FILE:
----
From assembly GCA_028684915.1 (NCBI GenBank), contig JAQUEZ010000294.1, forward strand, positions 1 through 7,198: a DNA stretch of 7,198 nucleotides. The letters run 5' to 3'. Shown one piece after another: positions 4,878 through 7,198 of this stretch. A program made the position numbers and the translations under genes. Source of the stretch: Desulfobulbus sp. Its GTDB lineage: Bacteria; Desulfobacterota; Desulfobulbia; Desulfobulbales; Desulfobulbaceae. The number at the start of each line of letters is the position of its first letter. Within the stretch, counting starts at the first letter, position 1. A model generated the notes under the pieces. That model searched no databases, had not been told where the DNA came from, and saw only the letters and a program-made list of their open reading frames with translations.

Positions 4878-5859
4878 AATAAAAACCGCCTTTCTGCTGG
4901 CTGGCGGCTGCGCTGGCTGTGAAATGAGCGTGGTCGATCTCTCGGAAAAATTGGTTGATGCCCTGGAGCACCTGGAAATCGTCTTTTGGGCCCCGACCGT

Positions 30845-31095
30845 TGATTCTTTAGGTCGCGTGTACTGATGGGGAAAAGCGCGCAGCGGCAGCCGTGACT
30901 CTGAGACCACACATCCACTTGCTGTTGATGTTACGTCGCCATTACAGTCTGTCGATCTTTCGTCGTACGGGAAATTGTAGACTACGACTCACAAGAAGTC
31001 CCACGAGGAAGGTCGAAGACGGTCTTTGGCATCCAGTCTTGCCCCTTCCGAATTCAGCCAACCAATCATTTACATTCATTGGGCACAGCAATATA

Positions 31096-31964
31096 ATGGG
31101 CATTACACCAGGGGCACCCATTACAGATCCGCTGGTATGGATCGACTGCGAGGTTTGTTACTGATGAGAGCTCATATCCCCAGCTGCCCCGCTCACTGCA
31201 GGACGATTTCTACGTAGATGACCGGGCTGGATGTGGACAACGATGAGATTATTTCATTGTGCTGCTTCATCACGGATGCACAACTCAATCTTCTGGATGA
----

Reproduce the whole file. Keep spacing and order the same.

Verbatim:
From assembly GCA_028684915.1 (NCBI GenBank), contig JAQUEZ010000294.1, forward strand, positions 1 through 7,198: a DNA stretch of 7,198 nucleotides. The letters run 5' to 3'. Shown one piece after another: positions 4,878 through 7,198 of this stretch. A program made the position numbers and the translations under genes. Source of the stretch: Desulfobulbus sp. Its GTDB lineage: Bacteria; Desulfobacterota; Desulfobulbia; Desulfobulbales; Desulfobulbaceae. The number at the start of each line of letters is the position of its first letter. Within the stretch, counting starts at the first letter, position 1. A model generated the notes under the pieces. That model searched no databases, had not been told where the DNA came from, and saw only the letters and a program-made list of their open reading frames with translations.

Positions 4878-5859
4878 AATAAAAACCGCCTTTCTGCTGG
4901 CTGGCGGCTGCGCTGGCTGTGAAATGAGCGTGGTCGATCTCTCGGAAAAATTGGTTGATGCCCTGGAGCACCTGGAAATCGTCTTTTGGGCCCCGACCGT

Positions 30845-31095
30845 TGATTCTTTAGGTCGCGTGTACTGATGGGGAAAAGCGCGCAGCGGCAGCCGTGACT
30901 CTGAGACCACACATCCACTTGCTGTTGATGTTACGTCGCCATTACAGTCTGTCGATCTTTCGTCGTACGGGAAATTGTAGACTACGACTCACAAGAAGTC
31001 CCACGAGGAAGGTCGAAGACGGTCTTTGGCATCCAGTCTTGCCCCTTCCGAATTCAGCCAACCAATCATTTACATTCATTGGGCACAGCAATATA

Positions 31096-31964
31096 ATGGG
31101 CATTACACCAGGGGCACCCATTACAGATCCGCTGGTATGGATCGACTGCGAGGTTTGTTACTGATGAGAGCTCATATCCCCAGCTGCCCCGCTCACTGCA
31201 GGACGATTTCTACGTAGATGACCGGGCTGGATGTGGACAACGATGAGATTATTTCATTGTGCTGCTTCATCACGGATGCACAACTCAATCTTCTGGATGA